Ancient monument may have been Bronze Age brewery

Two Galway archaeologists have put forward a theory that one of the most common ancient monuments around Ireland may have been used for brewing ale.

They believe Bronze Age Fulacht Fiadh – horseshoe shaped grass covered mounds which were conventionally thought of as ancient cooking spots – could have been the country’s earliest breweries.

And to prove their belief that an extensive brewing tradition existed in Ireland as far back as 2500BC, Billy Quinn and Declan Moore recreated the process.

After just three hours of hard work – and three days of patiently waiting for it to ferment – the men enjoyed a pint of the fruits of their labour.

Three hundred litres of water was transformed into a “very palatable” 110 litres of frothy ale with minimal work.

“It tasted really good,” said Mr Quinn, of Moore Archaeological and Environmental Services (Moore Group).

“We were very surprised. Even a professional brewer we had working with us compared it favourably to his own.

“It tasted like a traditional ale, but was sweeter because there were no hops in it.”

Mr Quinn said it was while nursing a hangover one morning – and discussing the natural predisposition of all men to seek means to alter their minds – he came to the startling conclusion that fulachts could have been the country’s earliest breweries.

The two set out to investigate their theory in a journey which took them across Europe in search of further evidence.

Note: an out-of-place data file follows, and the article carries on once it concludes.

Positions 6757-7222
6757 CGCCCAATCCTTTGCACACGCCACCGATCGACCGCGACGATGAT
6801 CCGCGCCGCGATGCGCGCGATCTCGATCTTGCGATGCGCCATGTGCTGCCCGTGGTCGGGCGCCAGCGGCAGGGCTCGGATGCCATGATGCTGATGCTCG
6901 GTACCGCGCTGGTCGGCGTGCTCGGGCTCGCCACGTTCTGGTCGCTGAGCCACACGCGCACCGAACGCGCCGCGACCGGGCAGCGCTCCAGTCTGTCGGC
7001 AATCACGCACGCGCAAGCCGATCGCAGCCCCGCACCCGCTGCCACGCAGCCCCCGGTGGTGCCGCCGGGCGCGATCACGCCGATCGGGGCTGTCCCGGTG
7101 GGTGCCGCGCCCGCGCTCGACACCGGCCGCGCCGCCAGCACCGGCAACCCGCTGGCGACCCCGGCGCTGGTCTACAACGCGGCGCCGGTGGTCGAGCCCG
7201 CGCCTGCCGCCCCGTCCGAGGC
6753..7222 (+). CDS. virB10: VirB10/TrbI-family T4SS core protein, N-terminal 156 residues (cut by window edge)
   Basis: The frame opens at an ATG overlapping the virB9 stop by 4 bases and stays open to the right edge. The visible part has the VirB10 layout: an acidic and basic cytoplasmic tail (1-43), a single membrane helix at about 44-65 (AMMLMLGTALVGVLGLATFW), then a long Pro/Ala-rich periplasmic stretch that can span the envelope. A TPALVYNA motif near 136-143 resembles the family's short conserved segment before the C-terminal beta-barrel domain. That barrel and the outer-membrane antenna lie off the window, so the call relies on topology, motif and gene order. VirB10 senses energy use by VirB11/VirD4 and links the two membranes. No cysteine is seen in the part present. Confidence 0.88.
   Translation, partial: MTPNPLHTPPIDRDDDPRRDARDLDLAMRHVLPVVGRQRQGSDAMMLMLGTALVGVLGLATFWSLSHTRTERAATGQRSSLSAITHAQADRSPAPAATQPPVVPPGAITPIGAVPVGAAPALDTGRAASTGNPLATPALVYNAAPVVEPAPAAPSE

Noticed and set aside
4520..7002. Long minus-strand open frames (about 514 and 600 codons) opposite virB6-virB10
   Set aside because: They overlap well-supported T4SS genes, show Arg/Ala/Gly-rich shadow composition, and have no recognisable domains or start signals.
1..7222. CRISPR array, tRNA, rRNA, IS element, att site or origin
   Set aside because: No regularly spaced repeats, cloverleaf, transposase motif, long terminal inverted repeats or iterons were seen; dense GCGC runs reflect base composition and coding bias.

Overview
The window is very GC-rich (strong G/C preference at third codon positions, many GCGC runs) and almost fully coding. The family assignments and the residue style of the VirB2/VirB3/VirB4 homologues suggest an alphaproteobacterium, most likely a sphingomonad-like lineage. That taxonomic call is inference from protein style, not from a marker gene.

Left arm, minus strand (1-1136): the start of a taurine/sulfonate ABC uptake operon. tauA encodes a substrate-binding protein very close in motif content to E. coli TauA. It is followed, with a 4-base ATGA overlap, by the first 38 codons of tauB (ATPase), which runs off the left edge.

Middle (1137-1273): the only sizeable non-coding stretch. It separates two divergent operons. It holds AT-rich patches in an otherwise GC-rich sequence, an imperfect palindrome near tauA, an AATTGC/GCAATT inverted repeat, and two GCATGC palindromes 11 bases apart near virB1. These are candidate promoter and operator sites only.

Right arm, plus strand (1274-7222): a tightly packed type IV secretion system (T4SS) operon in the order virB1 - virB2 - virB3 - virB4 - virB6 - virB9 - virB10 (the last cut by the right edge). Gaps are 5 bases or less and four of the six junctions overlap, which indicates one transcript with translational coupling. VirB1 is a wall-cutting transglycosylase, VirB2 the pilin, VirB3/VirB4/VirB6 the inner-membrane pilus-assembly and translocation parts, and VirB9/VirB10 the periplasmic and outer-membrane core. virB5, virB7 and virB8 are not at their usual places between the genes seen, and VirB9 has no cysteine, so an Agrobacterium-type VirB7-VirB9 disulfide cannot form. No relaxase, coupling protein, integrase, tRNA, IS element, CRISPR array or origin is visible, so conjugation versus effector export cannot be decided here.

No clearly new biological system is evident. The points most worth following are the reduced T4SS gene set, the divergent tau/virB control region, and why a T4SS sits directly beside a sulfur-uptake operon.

On their return, they used an old wooden trough filled with water and added heated stones. After achieving an optimum temperature of 60-70°C they began to add milled barley and approximately 45 minutes later simply baled the final product into fermentation vessels.

They added natural wild flavourings (taking care to avoid anything toxic or hallucinogenic) and yeast after cooling the vessels in a bath of cold water for several hours.

“Including the leftover liquid we could easily have produced up to 300 litres of this most basic ale,” added Mr Moore.

The men have since made two more batches of beer – the second which was stronger and the third which they describe as a disaster – but tomorrow plan to start work on batch number four which they hope will taste as good as their first.

The archaeologists – who reveal their experiment in full in next months Archaeology Ireland – point out that although their theory is based solely on circumstantial and experimental evidence, they believe that, although probably multifunctional in nature, a primary use of the fulacht fiadh was for brewing beer.

Most Read in Ireland